The heart communicates its motion to the chest wall, and the movement can be felt and seen over a limited area, which varies with the thinness of the individual. This cardiac impulse, as the stroke is called, can best be felt in the fifth intercostal space, a little to the median side of the left nipple. It is found to be synchronous with the ventricular systole. During this period ventricular systole - the base of the ventricles moves downward and becomes thicker. The flaccid cone which is formed by ventricles during diastole is somewhat flattened against the chest wall, but during systole it becomes rounded and bulges forward, pushing the chest wall before it. This change in shape is the chief cause of the cardiac impulse.

If the ventricles be gently held between the "fingers during their systole, a most striking sensation is given by the change of shape and the sudden hardening of the muscle. The mass in the ventricles, from being quite soft and compressible during diastole, suddenly acquires a wooden hardness, owing to the tightness with which the muscle grasps the fluid, and the greater firmness of the contracting tissue.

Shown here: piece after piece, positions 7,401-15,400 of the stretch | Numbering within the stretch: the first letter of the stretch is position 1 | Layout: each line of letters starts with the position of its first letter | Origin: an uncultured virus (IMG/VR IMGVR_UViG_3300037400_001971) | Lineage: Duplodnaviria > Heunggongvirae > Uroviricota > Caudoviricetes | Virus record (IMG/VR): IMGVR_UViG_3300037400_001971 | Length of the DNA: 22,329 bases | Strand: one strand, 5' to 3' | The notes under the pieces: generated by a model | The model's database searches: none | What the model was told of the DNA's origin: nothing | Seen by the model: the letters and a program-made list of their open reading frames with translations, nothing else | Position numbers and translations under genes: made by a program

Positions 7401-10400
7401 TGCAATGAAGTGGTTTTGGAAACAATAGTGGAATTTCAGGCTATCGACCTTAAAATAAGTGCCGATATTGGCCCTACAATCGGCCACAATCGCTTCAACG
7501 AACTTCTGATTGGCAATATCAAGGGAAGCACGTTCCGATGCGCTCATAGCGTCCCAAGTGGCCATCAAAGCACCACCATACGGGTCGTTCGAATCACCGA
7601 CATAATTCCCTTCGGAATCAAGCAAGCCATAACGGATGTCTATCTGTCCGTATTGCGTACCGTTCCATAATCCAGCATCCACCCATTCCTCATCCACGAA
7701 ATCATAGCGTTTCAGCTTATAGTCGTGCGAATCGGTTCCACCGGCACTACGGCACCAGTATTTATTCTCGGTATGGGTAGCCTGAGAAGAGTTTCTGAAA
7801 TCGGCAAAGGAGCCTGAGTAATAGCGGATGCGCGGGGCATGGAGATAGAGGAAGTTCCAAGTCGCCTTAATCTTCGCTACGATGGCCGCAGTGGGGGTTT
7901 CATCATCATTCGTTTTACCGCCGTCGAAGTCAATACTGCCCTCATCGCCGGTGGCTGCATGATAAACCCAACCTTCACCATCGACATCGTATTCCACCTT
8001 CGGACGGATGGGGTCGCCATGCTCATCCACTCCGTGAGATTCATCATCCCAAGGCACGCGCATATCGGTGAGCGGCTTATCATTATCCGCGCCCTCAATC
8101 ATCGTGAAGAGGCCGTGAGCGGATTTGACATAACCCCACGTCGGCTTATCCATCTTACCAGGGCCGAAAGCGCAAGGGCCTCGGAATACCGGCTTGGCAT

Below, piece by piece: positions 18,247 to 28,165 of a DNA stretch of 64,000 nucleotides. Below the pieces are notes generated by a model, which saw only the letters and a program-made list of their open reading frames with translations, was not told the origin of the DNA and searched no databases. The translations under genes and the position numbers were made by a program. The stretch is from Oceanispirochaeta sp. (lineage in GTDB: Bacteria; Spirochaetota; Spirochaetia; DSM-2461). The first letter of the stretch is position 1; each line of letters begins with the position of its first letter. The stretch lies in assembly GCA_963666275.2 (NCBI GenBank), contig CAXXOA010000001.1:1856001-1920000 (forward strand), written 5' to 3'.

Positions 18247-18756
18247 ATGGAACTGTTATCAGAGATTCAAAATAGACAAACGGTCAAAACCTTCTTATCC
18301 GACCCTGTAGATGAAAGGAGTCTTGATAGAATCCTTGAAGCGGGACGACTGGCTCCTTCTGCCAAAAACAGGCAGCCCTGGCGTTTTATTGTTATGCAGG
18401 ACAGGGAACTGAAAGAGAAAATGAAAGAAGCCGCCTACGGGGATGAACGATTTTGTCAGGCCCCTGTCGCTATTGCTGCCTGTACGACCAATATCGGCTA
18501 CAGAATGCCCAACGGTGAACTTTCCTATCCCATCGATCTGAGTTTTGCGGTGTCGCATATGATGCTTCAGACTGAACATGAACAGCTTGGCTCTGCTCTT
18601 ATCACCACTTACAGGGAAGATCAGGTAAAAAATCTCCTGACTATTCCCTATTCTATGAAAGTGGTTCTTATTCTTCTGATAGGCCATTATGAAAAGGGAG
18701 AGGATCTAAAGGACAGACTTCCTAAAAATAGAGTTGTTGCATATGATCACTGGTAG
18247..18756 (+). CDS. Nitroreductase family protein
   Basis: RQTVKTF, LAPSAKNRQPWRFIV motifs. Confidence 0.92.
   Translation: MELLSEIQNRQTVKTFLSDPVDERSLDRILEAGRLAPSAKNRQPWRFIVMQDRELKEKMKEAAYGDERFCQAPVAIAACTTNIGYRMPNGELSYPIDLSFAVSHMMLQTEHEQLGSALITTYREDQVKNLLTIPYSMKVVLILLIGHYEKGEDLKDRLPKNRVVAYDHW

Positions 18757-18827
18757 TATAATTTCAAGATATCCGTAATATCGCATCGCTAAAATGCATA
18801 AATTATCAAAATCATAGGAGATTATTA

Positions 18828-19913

This hardening gives the sensation of a sudden enlargement. No matter on what surface the finger be placed, the heart seems to give a slight knock in that direction. Thus, when grasped between the forefinger placed below the diaphragm and the thumb on the antero-superior aspect, the impulse is equally felt by each digit.

The important items in causing the impulse are, then, the change in shape of the ventricles from a flattened to a rounded cone, and their simultaneous hardening, which no doubt helps to make the movement more distinctly felt through the wall of the chest.

The point at which the impulse is best felt corresponds to the anterior surface of the ventricles at a considerable distance above the apex; it is therefore erroneous to call the impulse the "apex beat".

The cardiac impulse is a valuable measure of the strength of the systole, and hence is of great importance to the clinical physician. It may be registered by means of an instrument called the Cardiograph. Many such instruments have been devised, most of which work on the same principle, and make a record on a moving surface with a lever attached to a tambour, to which the movements of the chest wall are transmitted from a somewhat similar drum by means of air tubes. In using this plan, so generally employed by Marey, one air tambour (Fig. 120) is applied over the heart, the motions of which cause a variation in the tension of the air it contains; these variations are transmitted by a tube, f (Fig. 121), to the other tambour (3), where they give rise to a motion in its flexible surface, to which a delicate lever is attached at (a).